Hilary Finch
BBC Music Magazine
March 2006

Sarah Connolly presents not only an exqusite hour but a full 75 minutes of French and German song, exquisitely articulated and accompanied. Connolly woos her audience with the calling-card for any and every mezzo: Haydn's Arianna a Naxos. And every second of its nervous and emotional life—its hopes, fears and final despair—are uncovered in Connolly's superbly observant voice and imagination. For Brahms, Connolly and Eugene Asti capture both the tenderly elusive ardour of the folksong, and the finely nuanced legato of those shadowy songs which hover between dream and waking reality. Here, Connolly holds back the words, weighing and weighting them to free the fierce inner passion of a song like 'Von ewiger Liebe'. Her exquisite hour is Verlaine's and Reyanldo Hahn's—and Connolly responds tellingly to this composer's uniquesly sweet-scented archaism.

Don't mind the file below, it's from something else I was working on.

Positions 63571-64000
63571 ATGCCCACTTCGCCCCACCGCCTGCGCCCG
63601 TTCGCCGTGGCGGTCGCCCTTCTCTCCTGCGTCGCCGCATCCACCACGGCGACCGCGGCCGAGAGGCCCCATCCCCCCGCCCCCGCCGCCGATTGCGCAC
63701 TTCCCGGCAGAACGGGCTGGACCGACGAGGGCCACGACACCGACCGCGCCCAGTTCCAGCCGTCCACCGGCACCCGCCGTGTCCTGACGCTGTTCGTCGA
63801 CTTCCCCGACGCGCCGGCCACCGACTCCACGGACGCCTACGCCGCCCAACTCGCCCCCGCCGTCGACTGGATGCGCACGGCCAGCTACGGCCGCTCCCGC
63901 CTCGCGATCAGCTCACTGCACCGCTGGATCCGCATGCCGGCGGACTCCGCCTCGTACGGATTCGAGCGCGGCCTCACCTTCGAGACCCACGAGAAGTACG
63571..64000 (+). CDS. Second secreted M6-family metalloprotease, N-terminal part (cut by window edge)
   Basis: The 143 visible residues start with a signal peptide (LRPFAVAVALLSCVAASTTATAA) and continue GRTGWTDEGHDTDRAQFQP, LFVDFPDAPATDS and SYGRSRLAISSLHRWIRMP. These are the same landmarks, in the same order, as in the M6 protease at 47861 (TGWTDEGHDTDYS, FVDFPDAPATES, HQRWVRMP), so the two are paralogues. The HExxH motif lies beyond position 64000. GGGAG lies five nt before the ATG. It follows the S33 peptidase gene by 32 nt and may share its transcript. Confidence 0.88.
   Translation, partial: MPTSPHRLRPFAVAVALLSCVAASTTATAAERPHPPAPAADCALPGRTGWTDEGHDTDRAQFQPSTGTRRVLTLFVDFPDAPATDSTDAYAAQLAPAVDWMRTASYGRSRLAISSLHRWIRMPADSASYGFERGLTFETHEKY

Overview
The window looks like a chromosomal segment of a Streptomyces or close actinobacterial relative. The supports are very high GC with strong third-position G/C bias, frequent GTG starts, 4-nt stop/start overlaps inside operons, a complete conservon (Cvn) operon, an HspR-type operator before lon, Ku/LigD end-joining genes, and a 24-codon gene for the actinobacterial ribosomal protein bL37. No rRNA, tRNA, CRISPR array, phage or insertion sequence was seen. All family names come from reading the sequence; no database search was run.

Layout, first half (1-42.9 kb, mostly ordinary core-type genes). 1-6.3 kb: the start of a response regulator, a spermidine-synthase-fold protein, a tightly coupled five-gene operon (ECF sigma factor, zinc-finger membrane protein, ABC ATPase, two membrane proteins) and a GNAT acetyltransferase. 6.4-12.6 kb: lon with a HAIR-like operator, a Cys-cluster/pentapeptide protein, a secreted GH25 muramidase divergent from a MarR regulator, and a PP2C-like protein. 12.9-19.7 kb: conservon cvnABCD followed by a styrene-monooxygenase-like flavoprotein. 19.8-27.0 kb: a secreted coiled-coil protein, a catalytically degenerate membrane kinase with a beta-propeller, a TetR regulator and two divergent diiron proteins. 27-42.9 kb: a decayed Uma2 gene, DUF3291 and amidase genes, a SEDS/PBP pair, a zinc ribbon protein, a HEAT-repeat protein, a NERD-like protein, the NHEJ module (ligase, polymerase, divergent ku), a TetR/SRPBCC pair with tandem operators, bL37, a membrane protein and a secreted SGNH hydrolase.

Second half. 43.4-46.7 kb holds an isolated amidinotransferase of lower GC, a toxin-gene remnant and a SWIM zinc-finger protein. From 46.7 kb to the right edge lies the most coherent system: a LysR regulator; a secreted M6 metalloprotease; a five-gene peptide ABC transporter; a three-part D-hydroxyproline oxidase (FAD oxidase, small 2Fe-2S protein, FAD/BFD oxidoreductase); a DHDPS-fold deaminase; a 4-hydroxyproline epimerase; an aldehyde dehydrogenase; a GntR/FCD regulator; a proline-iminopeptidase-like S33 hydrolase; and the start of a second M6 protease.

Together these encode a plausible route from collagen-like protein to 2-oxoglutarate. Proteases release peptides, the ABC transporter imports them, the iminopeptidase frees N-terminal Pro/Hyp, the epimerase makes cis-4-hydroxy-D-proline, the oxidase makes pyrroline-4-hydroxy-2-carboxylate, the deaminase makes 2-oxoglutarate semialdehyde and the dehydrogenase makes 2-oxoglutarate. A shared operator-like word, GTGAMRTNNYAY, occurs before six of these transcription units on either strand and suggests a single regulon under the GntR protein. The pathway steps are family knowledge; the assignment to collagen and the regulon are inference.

Korngold and Weill receive a delicious sprinkling of stardust as both singer and pianist relax into cabaret mode, and every word is cherished and most poignantly projected. Connolly concludes her recital with two delightfully unpredictable encores by Ireland and Britten. Her final Tit for Tat becomes a heartfelt and dark questioning of what is, and what is not, true sportsmanship.